I’ve been reading and critiquing some unpublished chapters lately, and I’ve come across two common errors that many new writers make.
Telling too much
The first mistake is when the writer includes a lot of information that isn’t really necessary to the story. Sometimes this is backstory (I want to tell you all about this person and what brought him/her to this point), and sometimes it’s a description of a place or an event that the writer feels is important. This information about the character, a location, or an event may be well written. It may even be interesting. The question is, is it necessary?
Telling too little
The second mistake I’ve been seeing is when the writer doesn’t tell enough. Readers may not like long descriptions that take them out of the flow of the story, but they do like to picture what’s happening. In fact, today’s readers want to feel they are there, at least in part, which is one reason why stories written in the first person present tense have gained popularity (as opposed to the third person omniscient point-of-view or narrator pov that was so popular back in the early 1900s.)
How much is enough?
To be “in” the story, the reader does need some description of a place (location) and of the people (characters) who are involved. If a character is simply a “walk-on” who will not have an important role, then a simple descriptive noun may be enough: the policeman; the waitress; the secretary. But, if that secondary or tertiary character will be more than an in-and-out-of-the-scene character, a little more description may be necessary. For example: The potbellied policeman limped over to the car, or the teenage waitress dashed from table to table. A few extra words create a more visual image.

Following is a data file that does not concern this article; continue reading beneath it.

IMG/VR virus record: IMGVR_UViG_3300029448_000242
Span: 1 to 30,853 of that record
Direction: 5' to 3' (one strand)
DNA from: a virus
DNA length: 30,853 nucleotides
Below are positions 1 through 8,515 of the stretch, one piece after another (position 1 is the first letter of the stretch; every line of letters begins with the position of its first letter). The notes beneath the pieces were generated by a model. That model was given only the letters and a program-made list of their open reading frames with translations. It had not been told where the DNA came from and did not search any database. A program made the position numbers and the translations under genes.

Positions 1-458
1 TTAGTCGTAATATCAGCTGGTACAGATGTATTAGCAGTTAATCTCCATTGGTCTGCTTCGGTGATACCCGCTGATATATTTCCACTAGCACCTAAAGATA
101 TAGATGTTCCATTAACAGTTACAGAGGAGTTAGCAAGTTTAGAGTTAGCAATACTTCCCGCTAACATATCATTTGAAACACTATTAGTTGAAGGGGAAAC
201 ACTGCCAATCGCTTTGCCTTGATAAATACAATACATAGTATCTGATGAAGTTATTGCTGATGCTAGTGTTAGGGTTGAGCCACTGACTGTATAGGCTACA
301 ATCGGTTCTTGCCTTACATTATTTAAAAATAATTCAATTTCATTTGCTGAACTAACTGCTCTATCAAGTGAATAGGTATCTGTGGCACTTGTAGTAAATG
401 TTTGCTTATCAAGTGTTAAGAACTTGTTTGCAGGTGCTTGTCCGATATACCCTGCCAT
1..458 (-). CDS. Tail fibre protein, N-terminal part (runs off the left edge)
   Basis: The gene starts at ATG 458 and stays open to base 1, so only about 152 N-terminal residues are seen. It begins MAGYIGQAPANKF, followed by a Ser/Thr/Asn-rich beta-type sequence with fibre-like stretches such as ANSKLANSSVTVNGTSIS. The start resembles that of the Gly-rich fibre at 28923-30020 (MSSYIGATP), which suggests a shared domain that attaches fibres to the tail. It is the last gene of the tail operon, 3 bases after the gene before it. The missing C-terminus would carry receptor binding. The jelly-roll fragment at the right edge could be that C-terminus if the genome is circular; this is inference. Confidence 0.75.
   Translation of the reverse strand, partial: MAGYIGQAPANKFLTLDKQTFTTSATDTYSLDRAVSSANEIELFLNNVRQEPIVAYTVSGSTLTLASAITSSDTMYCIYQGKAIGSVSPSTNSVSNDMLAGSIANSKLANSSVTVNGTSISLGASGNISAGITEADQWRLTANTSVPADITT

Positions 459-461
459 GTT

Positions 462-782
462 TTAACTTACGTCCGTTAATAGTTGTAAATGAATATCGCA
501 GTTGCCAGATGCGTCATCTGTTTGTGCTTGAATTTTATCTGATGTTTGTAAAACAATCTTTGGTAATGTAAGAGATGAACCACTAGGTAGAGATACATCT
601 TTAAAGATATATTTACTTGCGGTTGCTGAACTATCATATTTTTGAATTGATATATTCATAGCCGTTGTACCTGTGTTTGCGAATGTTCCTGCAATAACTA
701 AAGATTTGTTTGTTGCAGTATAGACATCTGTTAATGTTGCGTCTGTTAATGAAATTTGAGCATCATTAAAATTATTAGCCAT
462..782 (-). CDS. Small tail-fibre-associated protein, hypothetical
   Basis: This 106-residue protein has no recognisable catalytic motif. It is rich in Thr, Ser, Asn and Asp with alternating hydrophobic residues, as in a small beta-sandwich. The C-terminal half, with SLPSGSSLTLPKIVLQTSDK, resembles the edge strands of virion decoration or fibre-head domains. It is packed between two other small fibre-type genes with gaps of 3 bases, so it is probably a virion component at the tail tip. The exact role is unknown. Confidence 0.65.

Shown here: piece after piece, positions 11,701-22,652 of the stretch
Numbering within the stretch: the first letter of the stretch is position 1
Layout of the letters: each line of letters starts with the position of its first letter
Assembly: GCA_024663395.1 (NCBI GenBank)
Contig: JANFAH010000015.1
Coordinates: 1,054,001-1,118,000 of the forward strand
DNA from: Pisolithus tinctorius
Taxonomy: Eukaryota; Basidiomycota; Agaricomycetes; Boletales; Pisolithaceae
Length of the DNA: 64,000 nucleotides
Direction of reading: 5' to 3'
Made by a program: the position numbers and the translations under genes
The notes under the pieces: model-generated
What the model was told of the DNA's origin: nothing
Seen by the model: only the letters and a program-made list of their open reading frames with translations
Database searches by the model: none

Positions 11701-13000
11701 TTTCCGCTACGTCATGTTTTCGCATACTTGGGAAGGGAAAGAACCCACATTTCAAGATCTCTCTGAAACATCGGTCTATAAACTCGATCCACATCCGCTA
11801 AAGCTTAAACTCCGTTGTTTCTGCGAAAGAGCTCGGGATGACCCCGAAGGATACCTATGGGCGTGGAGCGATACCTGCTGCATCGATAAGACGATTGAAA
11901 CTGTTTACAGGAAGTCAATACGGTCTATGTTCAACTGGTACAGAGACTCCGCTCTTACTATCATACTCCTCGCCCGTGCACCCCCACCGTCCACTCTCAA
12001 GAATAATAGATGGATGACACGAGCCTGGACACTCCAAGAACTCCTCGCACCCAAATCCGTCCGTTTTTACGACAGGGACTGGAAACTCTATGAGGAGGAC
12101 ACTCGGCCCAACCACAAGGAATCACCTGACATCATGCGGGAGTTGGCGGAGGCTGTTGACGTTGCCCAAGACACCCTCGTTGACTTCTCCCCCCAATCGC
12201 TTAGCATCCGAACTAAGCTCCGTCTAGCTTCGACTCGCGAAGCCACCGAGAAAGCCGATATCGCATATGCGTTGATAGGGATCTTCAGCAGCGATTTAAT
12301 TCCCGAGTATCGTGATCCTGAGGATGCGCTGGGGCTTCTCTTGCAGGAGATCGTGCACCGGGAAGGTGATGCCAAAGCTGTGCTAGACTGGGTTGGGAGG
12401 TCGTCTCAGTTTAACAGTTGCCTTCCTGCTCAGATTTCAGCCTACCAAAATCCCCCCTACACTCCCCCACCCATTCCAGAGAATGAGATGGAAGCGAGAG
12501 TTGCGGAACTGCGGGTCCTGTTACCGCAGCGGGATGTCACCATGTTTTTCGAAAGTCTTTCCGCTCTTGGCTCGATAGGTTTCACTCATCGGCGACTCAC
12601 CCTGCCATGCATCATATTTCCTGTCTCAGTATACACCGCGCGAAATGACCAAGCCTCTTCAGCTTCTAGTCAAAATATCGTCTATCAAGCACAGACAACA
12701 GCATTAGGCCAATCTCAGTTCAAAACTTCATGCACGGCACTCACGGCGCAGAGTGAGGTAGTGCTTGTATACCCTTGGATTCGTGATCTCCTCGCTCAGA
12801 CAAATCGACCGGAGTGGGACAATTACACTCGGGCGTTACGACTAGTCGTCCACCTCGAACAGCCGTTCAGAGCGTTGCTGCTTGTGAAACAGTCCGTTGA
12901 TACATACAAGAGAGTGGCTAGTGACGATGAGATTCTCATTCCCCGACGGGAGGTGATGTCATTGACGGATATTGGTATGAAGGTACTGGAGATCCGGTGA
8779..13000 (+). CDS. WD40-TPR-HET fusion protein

In another blog, I talked about painting with words. To say–She looked out at the lake as the sun set–tells me an action, but doesn’t create much of an image. To say–She stood on the cool sand and gazed westward as the sun slowly sank into the shimmering lake, turning the water shades of gold and orange–begins to create a picture.
The above description helps with what she’s seeing but it might still need to be expanded by adding more of the five senses (what she hears, smells, tastes). And what about the woman’s emotional response to what she’s seeing, her thoughts and/or memories? By adding to the description, the writer tells the reader not only where the character is, but why this location is important to the character.
On the other hand, to expand the scene with facts about the depth of the water—maybe this year it’s higher or lower than it has been in other years—how the lake was created by the glazier flow eons before, or how the city hires someone to rake the beach smooth every morning (unless that’s part of the plot), really wouldn’t be important in this scene. Yet, sometimes after writers have researched a location (or visited it), they want to convey all they’ve learned. It’s great to gain all of that information, and it will make the writing more realistic, but generally, less is better. Too many adverbs describing the beauty, or too many facts, can stop the story.
What the writer must constantly ask himself or herself is, “Is it necessary?” Does the reader need this information to understand the characters or the plot? Do I need to add more information so the reader will be able to see this scene as I am? Or, am I simply adding words (padding) in order to make a certain word count? If I have to cut words, what could I cut and not lose anything (other than words)?
As you do your final edits, keep asking yourself: Is that really necessary? If it isn’t, cut it.